In the old days, 30 years ago, frazil ice started floating down the Hudson River by late November, collecting and backing up from Warrensburg to The Glen by late December.
This year, 2020, it was February before it was cold enough for the “hanging dams” to do their thing.
Also called “slush ice” (and by some natives around here “anchor ice”), frazil is the white stuff that forms the brilliant white canyons in the river you used to see from The Glen bridge in early spring. This year you can see some low frazil banks along the Golf Course Rd. north of Warrensburg on the east side, and along the River Road on the west near where the RR track crosses the road.
I started watching frazil (a French Canadian word pronounced like frazzle), puzzled to see what looked like snow floating down the river on spectacularly clear, cold days. “Must be snowing in the mountains!”, I thought. On a natural history walk on the summer ice meadow shores along the Hudson one day, a native Adirondacker who had been watching it all his life asked me, “What is that white stuff that fills the river every winter?” That got me wondering too, so I started researching it, beginning with an ice engineer in Hanover, NH.
Frazil looks a lot like floating snow and can be found in northern, turbulent streams or rivers (and in the north and south polar oceans, and even on Lake Champlain shores.) Its tiny, thin disk-shaped crystals form only in “super-cooled” water (very slightly below 32 degrees F.) when the air temperature is below about 16 degrees. The turbulence of the river in our case mixes and cools the whole water column “entraining” some of the cold air and making bubbles which burst, their tiny droplets freezing in the cold air. These fall in the water and form the “nuclei” for making larger crystals, which try to grow projections around their edges (as on snowflakes). In the rough water, these break off continuously forming billions more nuclei.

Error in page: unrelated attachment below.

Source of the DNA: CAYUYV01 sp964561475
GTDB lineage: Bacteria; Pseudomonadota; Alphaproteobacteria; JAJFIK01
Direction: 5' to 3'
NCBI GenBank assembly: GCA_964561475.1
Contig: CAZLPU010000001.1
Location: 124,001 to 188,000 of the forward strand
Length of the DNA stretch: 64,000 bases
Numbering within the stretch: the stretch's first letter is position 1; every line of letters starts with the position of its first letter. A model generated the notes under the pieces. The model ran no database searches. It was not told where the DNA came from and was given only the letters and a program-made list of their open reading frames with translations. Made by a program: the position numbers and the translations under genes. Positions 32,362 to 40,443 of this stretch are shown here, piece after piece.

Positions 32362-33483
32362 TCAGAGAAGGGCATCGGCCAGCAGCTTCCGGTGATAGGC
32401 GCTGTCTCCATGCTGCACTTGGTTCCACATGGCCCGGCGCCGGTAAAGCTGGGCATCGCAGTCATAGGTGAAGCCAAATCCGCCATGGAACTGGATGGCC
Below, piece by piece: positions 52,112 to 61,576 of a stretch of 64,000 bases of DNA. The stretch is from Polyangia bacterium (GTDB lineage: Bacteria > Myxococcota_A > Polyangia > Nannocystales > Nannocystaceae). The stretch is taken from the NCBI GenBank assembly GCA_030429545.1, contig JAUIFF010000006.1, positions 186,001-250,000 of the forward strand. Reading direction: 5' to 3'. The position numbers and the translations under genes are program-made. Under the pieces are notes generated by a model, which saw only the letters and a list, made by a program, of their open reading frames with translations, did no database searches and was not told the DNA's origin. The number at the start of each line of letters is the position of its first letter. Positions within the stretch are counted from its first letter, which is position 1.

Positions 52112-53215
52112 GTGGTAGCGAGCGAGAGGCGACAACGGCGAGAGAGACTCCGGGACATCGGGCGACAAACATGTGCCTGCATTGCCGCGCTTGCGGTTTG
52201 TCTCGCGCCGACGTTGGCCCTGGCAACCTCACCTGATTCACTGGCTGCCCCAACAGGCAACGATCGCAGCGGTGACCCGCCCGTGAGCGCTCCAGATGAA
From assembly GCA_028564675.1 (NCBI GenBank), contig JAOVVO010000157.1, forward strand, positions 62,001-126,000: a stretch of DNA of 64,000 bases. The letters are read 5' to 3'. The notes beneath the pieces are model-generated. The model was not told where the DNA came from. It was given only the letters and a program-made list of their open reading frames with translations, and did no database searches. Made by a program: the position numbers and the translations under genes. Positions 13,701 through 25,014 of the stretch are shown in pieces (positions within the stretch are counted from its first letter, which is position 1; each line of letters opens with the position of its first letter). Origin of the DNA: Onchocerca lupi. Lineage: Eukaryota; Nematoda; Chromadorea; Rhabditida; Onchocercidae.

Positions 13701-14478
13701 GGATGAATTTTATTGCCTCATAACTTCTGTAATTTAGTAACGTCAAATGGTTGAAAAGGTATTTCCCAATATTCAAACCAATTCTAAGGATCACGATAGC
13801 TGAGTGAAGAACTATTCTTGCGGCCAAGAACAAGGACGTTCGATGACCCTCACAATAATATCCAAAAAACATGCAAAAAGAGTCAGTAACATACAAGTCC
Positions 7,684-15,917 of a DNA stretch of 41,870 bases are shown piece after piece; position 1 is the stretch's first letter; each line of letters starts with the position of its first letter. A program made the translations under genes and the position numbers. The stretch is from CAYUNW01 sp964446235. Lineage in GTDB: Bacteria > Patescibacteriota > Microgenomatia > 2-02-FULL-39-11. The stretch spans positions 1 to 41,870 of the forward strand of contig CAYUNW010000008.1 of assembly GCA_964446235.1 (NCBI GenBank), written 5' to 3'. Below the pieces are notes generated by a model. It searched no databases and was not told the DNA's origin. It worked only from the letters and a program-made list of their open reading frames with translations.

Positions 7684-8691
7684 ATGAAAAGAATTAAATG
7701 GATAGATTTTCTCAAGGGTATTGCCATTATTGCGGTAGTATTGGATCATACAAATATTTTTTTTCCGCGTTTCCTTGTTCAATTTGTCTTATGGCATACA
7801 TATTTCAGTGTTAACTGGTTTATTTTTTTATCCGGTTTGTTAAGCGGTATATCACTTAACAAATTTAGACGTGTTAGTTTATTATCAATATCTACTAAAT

By 1990 I knew about the ice meadows on the open cobbly, sloping shores of the Hudson between The Glen and Thurman. Botanists, who saw the meadows only in growing season, said that the openness, sparse vegetation and rare plants were caused by the scouring of woody plants by ice floes coming down the river every spring. But the ice engineer at CRREL in Hanover told me that frazil cannot usually scour anything because it floats as single crystals, not as chunks of solid ice (which are more gray or blue instead of pure white).
Besides, five out of six years along the Hudson there were “thermal breakups,” rather than “:dynamic,” when the ten foot banks of ice melt in place on the shore where it had floated early in winter because of “hanging dams.” These form underneath the surface of stable frazil covering the river. Frazil that is moving faster than about two miles an hour gets sucked under the cover where it floats up and plates out, forming obstructions hanging down in huge tapering masses. The current is forced to slow down behind these dams and like any other dam, they raise the water level sometimes many feet in a few hours, breaking up the frazil cover and floating the loosened frazil sideways and out over the sloping cobble shores. You can hear when it is going to happen! The thin ice on the pools of water that have formed on the edges of the river start crackling and you can see the water seeping over the pools.
Periodically, usually in early winter, the force of the river breaks through the hanging dams, the water level goes down often very quickly, leaving the frazil sitting many feet deep on the shores. The river can be totally wide open again for a while or have just an open channel which during the next cold night will fill up with frazil again. You can watch frazil doing its interesting antics if you can find a safe place (safe from cars) at the upper active end of the frazil cover.
I’ve walked both shores between The Glen and the Thurman bridge looking for evidence of scouring by solid ice and have found almost none. But ten feet of flooding river water, which can occur for many weeks in a year, is extremely powerful and does moving a lot of rocks on the bottom and even up onto the shore. And there is flattening of flexible shrubs and tree species (and some breaking of brittle saplings) by the massive amounts of frazil that settle down onto the shores.